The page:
Today, RSA released its Q2 2018 fraud report, providing an inside look at the cybercrime and fraud trends observed across attack vector, digital channels and region. One insight that stood out was the growth of rogue mobile applications as a fraud attack vector. Over one in four, or 28% of all fraud attacks detected by RSA in the second quarter were attributed to a rogue mobile application. But what exactly does that mean?
Rogue mobile apps take on many faces. Fraudsters take advantage of the trust many consumers place in the mobile channel by creating malicious applications that appear genuine, but are used for fraudulent purposes. They can be likened to phishing emails, only using a mobile app. One popular example is fake banking applications asking for extensive permissions that enable fraudsters to gain almost exclusive access to a user’s mobile phone. Most often, these apps are used to divert the out-of-band SMS codes used in identity verification from the genuine user’s phone to one managed by the fraudster. Other apps developed to gain these permissions also use the face of popular games or trusted consumer brands.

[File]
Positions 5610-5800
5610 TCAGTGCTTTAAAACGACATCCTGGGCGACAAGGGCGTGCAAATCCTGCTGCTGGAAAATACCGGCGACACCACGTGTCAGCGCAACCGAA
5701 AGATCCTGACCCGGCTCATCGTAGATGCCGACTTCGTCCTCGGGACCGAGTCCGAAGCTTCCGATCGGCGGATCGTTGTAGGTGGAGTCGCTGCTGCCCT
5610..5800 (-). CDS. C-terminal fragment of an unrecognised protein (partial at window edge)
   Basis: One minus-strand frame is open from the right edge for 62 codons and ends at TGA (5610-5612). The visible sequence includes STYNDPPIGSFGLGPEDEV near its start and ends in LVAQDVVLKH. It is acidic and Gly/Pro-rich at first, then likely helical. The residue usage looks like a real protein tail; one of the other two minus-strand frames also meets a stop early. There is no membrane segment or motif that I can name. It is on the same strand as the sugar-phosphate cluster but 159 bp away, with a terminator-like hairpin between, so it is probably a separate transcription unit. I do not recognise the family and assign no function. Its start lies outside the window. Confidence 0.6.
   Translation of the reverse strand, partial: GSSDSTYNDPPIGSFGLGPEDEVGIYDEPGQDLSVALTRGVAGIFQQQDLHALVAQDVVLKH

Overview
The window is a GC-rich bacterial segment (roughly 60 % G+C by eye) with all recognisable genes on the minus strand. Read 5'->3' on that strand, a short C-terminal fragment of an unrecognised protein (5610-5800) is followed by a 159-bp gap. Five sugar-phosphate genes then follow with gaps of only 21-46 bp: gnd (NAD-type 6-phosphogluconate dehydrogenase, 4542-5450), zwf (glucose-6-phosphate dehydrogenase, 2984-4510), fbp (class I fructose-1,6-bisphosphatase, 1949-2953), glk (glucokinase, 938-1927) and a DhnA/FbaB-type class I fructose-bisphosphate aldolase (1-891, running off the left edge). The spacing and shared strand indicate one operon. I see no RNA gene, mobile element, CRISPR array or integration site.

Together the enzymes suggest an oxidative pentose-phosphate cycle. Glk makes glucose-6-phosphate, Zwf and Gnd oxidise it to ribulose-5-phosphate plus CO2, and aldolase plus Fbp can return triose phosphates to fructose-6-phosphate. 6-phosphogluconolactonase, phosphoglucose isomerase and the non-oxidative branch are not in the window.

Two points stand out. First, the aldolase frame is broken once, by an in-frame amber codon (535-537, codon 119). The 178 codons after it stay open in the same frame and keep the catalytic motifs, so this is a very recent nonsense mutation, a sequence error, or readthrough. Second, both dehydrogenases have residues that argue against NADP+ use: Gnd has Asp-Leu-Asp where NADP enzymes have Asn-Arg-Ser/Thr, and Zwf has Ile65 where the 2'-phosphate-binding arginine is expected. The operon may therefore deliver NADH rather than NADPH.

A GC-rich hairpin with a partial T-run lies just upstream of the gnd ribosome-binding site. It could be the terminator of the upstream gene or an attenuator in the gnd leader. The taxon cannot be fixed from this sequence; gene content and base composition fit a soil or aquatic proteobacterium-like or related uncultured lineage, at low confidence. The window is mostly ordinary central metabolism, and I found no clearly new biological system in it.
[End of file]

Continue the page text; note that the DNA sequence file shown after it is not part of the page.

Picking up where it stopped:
However, rogue mobile apps do not always encompass a “fraud attack” in the traditional sense of targeting consumer financial information. Another common example of a rogue mobile app often uncovered by RSA is the unauthorized use of a legitimate trusted brand for profit. An example of this might be a third-party developer creating (Read more...)
*** This is a Security Bloggers Network syndicated blog from RSA Blog authored by Heidi Bleau. Read the original post at: http://www.rsa.com/en-us/blog/2018-08/rsa-report-rogue-mobile-apps-account-for-28-percent-of-fraud-attacks.html